‘I only have one dream — to live a life of laughter and happiness with my husband and child.’

Kurshida was born in Bangladesh and grew up in Kutupalong Registered Camp. Her father fled Myanmar as a teenager almost 30 years ago, to avoid mandatory mobilization with the Myanmar army. Her parents nicknamed her Khushi, which means ‘happy’ in Rohingya and Bangla, because of her joyful and carefree nature.

‘I used to love to play games when I was young,’ she says. ‘Now, I have one goal: to bring up my daughter properly. I sew clothing on the side, whenever I have free time, to bring in extra money. And I love passing the skills I’ve learned to other people. I learned to sew from a girl in-camp, and I am inspired to be like her.’ Sewing has given Kurshida a pastime, enhancing her livelihood and dignity while offering a way to contribute to the community. Today, she facilitates a women’s embroidery group at IOM’s Cultural Memory Centre.

During the COVID-19 lockdown in Cox’s Bazar, Kurshida is busy making face masks with her sewing machine. She produces around 30 masks per day and distributes them to her close relatives, embroidery artists and their families.

Kurshida, 20 years old

“Masks are important because they protect from dust, coronavirus and disease,’ she says. ‘I feel privileged to contribute something in these difficult circumstances. Maybe I can help protect many lives.”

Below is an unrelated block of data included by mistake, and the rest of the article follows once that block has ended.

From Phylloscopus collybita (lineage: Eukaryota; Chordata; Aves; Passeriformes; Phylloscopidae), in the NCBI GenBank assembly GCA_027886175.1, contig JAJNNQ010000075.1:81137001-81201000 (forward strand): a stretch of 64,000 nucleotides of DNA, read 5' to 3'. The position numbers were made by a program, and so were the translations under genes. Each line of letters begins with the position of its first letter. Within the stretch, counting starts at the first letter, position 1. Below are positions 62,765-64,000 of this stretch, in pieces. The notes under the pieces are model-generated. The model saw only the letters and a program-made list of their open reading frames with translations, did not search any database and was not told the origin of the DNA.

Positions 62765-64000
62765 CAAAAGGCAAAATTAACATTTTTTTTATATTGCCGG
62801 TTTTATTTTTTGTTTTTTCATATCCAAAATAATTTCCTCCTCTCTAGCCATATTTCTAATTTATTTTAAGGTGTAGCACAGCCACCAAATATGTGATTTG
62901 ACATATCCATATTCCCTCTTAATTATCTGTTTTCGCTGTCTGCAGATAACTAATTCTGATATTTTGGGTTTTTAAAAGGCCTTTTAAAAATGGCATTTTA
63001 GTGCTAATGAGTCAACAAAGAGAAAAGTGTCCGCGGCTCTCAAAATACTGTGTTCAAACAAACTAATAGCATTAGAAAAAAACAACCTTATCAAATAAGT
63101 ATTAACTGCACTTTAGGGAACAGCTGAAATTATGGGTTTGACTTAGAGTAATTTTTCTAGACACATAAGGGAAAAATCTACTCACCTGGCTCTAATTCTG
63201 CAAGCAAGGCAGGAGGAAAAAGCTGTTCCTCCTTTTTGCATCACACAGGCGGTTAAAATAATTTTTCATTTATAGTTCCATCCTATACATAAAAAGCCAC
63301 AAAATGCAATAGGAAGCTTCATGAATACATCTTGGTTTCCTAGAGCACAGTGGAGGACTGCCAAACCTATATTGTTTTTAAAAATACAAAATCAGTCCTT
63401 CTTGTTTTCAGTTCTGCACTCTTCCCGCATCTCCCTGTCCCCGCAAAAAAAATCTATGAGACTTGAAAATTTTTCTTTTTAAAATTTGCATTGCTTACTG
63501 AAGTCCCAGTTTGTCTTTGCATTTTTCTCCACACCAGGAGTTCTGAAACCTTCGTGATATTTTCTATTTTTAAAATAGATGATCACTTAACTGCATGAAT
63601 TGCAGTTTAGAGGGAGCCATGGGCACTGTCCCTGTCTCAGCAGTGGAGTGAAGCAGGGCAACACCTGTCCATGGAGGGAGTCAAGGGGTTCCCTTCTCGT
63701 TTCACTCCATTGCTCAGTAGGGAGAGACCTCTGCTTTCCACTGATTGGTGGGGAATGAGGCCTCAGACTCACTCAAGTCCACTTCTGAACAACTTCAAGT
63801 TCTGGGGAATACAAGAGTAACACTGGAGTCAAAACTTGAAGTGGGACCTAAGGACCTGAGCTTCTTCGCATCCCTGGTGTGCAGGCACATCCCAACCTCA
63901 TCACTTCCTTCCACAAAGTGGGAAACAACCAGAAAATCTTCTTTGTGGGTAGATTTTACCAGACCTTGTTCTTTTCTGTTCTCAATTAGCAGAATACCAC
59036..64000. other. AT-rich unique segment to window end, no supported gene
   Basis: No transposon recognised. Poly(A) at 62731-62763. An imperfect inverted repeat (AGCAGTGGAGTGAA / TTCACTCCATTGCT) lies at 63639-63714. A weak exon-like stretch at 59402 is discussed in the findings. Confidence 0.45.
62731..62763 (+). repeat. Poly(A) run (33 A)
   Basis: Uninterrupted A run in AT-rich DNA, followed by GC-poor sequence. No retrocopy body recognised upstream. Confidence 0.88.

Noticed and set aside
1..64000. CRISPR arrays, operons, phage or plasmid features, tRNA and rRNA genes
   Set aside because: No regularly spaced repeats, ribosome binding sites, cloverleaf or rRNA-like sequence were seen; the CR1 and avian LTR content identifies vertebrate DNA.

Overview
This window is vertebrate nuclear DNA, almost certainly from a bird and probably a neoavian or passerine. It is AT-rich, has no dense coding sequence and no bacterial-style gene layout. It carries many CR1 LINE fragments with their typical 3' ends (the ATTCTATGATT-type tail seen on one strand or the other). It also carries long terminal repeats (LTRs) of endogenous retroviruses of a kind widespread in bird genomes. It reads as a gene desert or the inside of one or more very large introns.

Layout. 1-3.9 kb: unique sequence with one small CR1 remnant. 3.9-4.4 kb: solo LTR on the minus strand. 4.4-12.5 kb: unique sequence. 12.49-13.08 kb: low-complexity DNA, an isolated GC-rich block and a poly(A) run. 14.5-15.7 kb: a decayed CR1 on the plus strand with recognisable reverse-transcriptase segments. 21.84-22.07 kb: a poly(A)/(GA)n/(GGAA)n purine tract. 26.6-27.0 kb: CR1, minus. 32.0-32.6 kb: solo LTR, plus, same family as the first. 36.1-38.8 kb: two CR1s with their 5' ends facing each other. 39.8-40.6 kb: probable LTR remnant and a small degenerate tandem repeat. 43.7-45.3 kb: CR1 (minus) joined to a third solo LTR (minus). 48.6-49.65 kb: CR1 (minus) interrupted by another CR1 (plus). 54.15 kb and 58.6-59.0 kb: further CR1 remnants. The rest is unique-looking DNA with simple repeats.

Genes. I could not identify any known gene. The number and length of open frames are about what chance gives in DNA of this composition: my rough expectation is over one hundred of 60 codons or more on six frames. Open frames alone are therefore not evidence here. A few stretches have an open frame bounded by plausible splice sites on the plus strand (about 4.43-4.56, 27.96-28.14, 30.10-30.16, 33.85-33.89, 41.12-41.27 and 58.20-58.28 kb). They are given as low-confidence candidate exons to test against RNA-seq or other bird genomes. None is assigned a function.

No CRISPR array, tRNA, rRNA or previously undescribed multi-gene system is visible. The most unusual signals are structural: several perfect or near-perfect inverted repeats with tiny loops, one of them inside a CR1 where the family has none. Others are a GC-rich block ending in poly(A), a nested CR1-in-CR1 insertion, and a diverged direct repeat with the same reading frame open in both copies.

Through IOM’s Cultural Memory Centre (CMC), Rohingya refugee artisans (like Kurshida) and cultural practitioners are engaged to research, document and re/produce their own heritage. The CMC focuses on refugee voices by providing necessary tools, a platform to share material and skills-development opportunities to help express collective and individual memories and aspirations - that together - constitute the Rohingya experience.

With restrictions on movement in place to curtail the impact of COVID-19 in the district, the CMC team continues to work remotely on a number of projects to help preserve Rohingya culture and strengthen their collective identity.

As the COVID-19 pandemic continues to affect individuals across the district, IOM and partners seek to scale up support to refugees and ensure that Rohingya voices carry around the globe.